Meanwhile, another qualifier, Yulia Putinseva from Kazakstan, upset Croatia’s Donna Vekic, 6-3 3-6 7-5, after a 2 hour 31 minute battle on the stadium court.

In the second to last match of the day, Petra Kvitova, the No 5 seed from the Czech Republic survived a scare against Russia’s Anastasia Pavlyuchenkova, ultimately shaking off the rust to find her way through, 2-6 6-1 6-0 in just over an hour and three quarters.

The final match saw Maria Sharapova, who received a wild card into the main draw, taking on the American qualifier Jennifer Brady, for the chance to meet Barty on Thursday in her first match since losing in the first round of the US Open last September.

Sharapova donated $25,000 to help those affected by the bushfires that have ravaged large parts of Australia, with New South Wales and Victoria hugely impacted.

Sportspeople been rallying to raise funds for the victims and Novak Djokovic has since matched Sharapova’s donation.

“The month of January in Australia has been my [home emoji] for the past 15 years,” Sharapova wrote on Twitter.

“Watching the fires destroy the lands, its beautiful families and communities of animals is deeply [heartbreak emoji].

“I would like to begin my donation at 25K. @DjokerNole, would you match my donation? #letsallcometogether.”

Djokovic responded on Monday, writing: “Yes, @MariaSharapova I would like to match your $25k donation to double the aid sent to these communities. We stand by you, #Australia.”

On court, Sharapova stormed out of the blocks before Brady found her stride.

The American had breezed through the qualifying rounds and clearly was more used to the conditions than her Russian opponent, counter-punching her big hitting game and outlasting her 3-6 6-1 7-6(3) after 2 hours and 14 minutes of enthralling play.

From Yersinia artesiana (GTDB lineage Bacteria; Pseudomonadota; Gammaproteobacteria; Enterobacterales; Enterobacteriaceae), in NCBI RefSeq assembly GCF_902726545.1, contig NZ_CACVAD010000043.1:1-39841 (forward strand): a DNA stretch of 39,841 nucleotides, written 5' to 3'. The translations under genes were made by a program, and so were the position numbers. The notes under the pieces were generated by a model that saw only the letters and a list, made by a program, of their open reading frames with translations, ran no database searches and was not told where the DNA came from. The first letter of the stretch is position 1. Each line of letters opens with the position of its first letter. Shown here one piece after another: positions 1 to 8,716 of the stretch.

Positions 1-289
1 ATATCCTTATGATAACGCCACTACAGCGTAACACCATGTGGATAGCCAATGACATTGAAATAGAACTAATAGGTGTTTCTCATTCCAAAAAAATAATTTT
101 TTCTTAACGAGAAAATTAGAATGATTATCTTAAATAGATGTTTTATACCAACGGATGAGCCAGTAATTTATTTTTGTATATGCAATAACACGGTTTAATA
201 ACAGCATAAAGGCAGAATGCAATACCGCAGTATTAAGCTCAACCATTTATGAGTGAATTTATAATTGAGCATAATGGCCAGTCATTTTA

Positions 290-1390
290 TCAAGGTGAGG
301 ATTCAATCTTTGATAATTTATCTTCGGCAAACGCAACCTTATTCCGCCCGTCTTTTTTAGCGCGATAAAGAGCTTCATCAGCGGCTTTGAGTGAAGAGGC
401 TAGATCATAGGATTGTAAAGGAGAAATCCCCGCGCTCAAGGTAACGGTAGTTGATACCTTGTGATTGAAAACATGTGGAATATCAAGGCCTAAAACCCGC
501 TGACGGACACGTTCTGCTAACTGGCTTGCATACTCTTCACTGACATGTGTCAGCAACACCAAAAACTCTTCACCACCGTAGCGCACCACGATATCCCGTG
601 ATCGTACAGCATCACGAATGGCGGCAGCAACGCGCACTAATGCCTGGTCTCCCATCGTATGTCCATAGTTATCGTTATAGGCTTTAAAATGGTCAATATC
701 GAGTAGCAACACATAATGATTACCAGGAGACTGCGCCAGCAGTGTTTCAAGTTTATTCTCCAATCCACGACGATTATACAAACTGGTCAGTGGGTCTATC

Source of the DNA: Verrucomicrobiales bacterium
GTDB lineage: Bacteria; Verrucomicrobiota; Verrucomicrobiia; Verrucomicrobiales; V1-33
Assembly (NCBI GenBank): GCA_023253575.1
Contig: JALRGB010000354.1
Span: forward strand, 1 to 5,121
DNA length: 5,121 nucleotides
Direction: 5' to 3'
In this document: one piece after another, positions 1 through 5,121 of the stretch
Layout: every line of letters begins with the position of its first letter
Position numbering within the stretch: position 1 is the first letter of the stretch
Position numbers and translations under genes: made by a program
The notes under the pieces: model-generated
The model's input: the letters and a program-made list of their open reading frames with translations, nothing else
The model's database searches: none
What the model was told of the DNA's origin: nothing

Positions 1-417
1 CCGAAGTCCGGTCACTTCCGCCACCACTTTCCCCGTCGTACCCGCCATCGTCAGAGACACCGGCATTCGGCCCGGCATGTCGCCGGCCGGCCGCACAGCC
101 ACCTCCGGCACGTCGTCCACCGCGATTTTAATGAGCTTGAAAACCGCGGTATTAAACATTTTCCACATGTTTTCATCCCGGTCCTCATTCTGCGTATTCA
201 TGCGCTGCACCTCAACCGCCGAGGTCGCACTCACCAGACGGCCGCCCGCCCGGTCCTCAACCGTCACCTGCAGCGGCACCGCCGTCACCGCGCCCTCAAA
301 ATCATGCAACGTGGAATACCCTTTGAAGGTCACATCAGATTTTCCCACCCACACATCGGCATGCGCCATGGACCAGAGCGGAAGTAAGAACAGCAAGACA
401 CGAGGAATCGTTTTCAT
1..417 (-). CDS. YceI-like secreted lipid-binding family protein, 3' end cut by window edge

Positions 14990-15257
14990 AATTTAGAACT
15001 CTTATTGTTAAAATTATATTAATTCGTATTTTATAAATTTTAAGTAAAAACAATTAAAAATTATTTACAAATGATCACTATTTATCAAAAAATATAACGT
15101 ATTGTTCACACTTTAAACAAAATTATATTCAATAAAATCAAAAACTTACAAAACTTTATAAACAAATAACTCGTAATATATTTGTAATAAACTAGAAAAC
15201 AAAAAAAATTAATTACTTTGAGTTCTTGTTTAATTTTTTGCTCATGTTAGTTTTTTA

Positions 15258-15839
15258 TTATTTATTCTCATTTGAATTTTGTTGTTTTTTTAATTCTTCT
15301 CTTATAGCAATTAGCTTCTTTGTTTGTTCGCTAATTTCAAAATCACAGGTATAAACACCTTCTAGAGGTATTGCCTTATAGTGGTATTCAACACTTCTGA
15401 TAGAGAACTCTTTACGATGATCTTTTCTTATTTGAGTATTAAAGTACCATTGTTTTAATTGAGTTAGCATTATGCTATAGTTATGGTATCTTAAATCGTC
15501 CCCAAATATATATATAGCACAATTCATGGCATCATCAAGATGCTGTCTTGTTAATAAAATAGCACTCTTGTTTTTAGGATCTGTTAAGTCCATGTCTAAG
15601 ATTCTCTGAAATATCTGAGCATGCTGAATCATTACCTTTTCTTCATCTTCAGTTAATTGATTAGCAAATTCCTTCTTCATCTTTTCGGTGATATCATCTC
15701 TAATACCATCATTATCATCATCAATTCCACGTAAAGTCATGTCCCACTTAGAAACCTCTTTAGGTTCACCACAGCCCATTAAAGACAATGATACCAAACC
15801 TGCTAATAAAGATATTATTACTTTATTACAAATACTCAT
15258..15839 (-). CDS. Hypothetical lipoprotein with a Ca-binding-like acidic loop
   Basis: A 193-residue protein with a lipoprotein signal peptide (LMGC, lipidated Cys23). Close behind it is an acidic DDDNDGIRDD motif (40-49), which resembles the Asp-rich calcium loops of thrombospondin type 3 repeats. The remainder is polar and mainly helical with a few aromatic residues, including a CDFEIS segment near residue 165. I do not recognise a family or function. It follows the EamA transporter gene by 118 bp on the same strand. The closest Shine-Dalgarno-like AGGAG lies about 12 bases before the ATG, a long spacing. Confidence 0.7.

Sharapova won the 2015 edition of the tournament, having reached the semi-finals 12 months earlier, but after making a positive start to her third visit, she found herself frustrated by the World No 53, who offered more consistency than the five-time Grand Slam champion.

The Russian’s 2019 campaign was devastated by an arm injury, and she showed few signs of rust in the opening set but, upon closer examination, was found to be short of sharpness by an opponent who did not make a single unforced error in the second set.

The decider saw her trademark competitive spirit come to the fore, batting off a break point that would have seen her opponent serve for the match, but the tiebreak proved a bridge too far.

It was the first set that Brady had lost all week, having come through three qualifying matches unscathed, and so it was little surprise that she buckled down to complicate life further for her 32-year-old rival.

As the match progressed, Sharapova’s lack of competitive practice became more evident, and while her game was not at its absolute best, the months away from the match court have not dented her competitive spirit.

When placed under pressure in the decider, she responded emphatically, notably in a lengthy 6th game, as the players remained locked together into the tiebreak.

It was Brady who emerged victorious in sudden death, setting up a meeting with the World No 1 Ash Barty.